Go to the Globe and Mail homepage

Jump to main navigationJump to main content

Philadelphia Union's Danny Califf, right, collides with Vancouver Whitecaps' Atiba Harris (Michael Perez/AP)
Philadelphia Union's Danny Califf, right, collides with Vancouver Whitecaps' Atiba Harris (Michael Perez/AP)

Veteran Danny Califf brings experience, brains to Toronto FC Add to ...

In Danny Califf, Toronto FC has picked up a much needed veteran defender with a championship pedigree.

But the struggling MLS franchise has also acquired a thinking man’s footballer, who makes the best use of his skills while helping teammates look better.

At an October 2011 coaches’ seminar, the then-Philadelphia Union centre back shared two catch phrases he had learned from legendary coach Clive Charles with the U.S. Olympic team in 2000.

The first is “Be a pessimist.” For a defender like Califf, that means reacting to the opponent and trying to anticipate what might go wrong, so he can have his teammate’s back.

And to illustrate the catch phrase in real life, he pointed to a game against Toronto FC, when speedy winger Joao Plata went on one of his patented slashing runs at the Philadelphia penalty box.

Califf slid over five or six yards, in case Plata got though the first line of defence. The pocket-sized Ecuadorian did just that but Califf was there to tackle him, putting out the fire.

Calling himself not the most athletically or technically gifted player, the six-foot, 180-pound Califf says the simple phrase has “played a petty massive role in my development as a player.”

“That small little piece of information has really taken me a long way,” he told the coaches.

The second mantra from Charles was “Understand your strengths.”

For the 32-year-old Califf, that means remembering why you’re on the team.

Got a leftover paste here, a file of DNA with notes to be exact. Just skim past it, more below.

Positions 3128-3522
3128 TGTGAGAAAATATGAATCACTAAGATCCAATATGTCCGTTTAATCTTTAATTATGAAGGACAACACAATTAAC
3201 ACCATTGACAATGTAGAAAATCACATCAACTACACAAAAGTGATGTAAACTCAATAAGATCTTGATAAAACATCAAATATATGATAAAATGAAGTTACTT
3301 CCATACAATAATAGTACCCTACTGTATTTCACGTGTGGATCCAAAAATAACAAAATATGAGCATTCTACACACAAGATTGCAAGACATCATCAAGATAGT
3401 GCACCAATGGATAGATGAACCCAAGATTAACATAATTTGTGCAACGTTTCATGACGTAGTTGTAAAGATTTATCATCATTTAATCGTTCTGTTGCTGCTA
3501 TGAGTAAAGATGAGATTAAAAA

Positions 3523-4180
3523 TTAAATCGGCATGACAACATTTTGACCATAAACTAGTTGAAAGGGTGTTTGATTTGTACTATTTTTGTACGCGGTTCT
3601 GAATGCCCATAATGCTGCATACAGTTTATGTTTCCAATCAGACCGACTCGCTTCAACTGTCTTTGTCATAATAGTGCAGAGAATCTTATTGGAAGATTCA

“My job is to win the ball and give it to the guy that gets paid to make the game,” he explained to the coaches.

Charles, who coached Canadian star Christine Sinclair at the University of Portland, died in 2003. But Califf is living proof that he continues to develop players.

Toronto, the league’s worst team in 2012 with a 5-21-8 record, claimed Califf from Chivas USA with the first overall pick in the Dec. 14 MLS re-entry draft. Califf, who made US$275,000 last year, has already signed a new deal with Toronto and will look, alongside Irish international Darren O’Dea, to reinforce a backline that gave up a league– and franchise-worst 62 goals last season.

How bad was Toronto in 2012? O’Dea signed with the team on Aug. 3 and has yet to win a regular-season game.

Toronto has not won in the league since July 18 when it defeated visiting Colorado 2-1. The beleaguered franchise, which started the season with a league-record nine-game losing streak, finished the campaign with an 0-10-4 run.

Coming from a 7-18-9 Chivas team (he played four games for Philadelphia in 2012 before being traded to the L.A.-based squad), Califf knows all about hard times.

But, as a member of the Los Angeles Galaxy, the California native also won the CONCACAF Champions Cup (2000), U.S. Open Cup (2001), and MLS Cup (2002). He finished first in the regular-season standings with both Los Angeles (2002) and San Jose (2005).

His first Toronto FC start will be his 200th in MLS.

Although hardly a geezer at 32, Califf has been around a long time. He wonders if some people have forgotten his actual age.

“I actually think that quite often,” he said with a chuckle.

But he is no stranger to the business side of soccer. With Chivas going through ownership and management changes last season, Califf says he saw the writing was on the wall.

And he is enthusiastic about coming to a Toronto franchise that, while has yet to get it right on the field, has – for a time – offered a blueprint for success in the stands. And he knows Toronto has made moves to improve, tearing apart its roster while bringing in former D.C. United boss Kevin Payne as president.

“I do feel like I’m coming in at the start of a big upswing for the club, certainly on the field and I’m sure the (positive) off the field stuff will continue,” Califf told The Canadian Press. “So it’s just about now improving the product on the field and really giving the fans that are so passionate about their club something to really get behind, results to get behind.

Single page
 

In the know

Most popular videos »

Highlights

More from The Globe and Mail

Most popular